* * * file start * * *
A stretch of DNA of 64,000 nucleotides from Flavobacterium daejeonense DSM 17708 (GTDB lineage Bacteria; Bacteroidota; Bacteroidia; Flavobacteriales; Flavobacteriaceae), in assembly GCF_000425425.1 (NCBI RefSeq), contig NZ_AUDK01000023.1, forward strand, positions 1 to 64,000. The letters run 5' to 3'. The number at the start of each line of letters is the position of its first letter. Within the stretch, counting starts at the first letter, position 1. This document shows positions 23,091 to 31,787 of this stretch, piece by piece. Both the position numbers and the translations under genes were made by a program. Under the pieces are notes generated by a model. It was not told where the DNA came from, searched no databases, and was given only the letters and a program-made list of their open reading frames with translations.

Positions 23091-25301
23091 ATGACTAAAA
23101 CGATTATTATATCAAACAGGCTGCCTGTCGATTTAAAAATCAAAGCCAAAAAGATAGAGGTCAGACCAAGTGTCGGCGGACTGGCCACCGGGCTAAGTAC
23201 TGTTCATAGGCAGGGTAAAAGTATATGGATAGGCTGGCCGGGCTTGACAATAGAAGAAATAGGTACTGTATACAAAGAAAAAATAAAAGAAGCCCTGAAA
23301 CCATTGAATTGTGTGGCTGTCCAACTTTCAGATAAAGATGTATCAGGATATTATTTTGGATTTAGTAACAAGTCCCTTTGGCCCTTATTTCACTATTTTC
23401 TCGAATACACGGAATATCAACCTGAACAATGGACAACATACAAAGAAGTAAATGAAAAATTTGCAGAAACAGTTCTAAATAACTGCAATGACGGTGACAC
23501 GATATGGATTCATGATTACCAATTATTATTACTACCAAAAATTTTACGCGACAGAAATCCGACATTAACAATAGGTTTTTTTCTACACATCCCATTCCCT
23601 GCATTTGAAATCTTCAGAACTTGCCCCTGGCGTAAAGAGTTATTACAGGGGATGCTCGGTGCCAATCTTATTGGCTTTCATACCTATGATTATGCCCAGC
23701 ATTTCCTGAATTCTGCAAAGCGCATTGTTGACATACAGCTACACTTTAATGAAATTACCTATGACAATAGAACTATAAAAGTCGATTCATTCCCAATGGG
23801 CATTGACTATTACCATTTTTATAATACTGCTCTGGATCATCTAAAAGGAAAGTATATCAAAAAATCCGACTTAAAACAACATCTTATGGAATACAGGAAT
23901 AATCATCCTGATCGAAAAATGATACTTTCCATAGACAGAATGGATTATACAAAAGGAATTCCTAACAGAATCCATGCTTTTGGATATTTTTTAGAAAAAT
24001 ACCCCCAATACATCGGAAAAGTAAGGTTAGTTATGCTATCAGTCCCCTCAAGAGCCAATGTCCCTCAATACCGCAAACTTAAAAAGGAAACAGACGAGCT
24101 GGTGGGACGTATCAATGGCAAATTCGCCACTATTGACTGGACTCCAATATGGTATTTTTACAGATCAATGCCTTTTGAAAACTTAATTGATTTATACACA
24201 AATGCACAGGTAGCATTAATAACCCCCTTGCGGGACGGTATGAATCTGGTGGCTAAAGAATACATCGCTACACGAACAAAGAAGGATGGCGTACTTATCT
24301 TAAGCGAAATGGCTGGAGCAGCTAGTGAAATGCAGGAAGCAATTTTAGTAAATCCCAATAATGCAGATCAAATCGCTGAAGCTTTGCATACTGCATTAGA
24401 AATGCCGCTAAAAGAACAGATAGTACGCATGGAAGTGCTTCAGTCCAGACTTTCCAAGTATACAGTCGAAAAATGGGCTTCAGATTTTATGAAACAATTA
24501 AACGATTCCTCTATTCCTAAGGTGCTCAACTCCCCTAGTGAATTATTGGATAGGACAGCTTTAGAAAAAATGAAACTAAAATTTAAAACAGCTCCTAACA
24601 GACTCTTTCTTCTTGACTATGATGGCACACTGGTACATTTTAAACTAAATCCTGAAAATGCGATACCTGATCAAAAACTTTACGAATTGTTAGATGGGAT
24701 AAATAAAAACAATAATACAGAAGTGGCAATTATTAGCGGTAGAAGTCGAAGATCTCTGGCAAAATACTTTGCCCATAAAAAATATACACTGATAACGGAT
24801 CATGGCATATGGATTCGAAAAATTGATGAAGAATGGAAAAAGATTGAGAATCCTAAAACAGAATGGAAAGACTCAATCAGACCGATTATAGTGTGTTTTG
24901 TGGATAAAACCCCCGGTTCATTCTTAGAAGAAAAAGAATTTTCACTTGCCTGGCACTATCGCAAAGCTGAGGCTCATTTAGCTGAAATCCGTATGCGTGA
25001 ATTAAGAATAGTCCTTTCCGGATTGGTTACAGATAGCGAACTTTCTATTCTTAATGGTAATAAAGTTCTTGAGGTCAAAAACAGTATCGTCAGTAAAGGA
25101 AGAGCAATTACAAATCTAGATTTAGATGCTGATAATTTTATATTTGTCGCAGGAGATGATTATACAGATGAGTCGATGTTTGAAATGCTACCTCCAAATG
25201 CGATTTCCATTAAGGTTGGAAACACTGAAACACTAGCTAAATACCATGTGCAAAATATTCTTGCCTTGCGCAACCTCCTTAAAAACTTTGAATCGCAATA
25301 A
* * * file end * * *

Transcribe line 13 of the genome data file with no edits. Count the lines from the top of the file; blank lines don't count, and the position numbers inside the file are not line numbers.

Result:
24001 ACCCCCAATACATCGGAAAAGTAAGGTTAGTTATGCTATCAGTCCCCTCAAGAGCCAATGTCCCTCAATACCGCAAACTTAAAAAGGAAACAGACGAGCT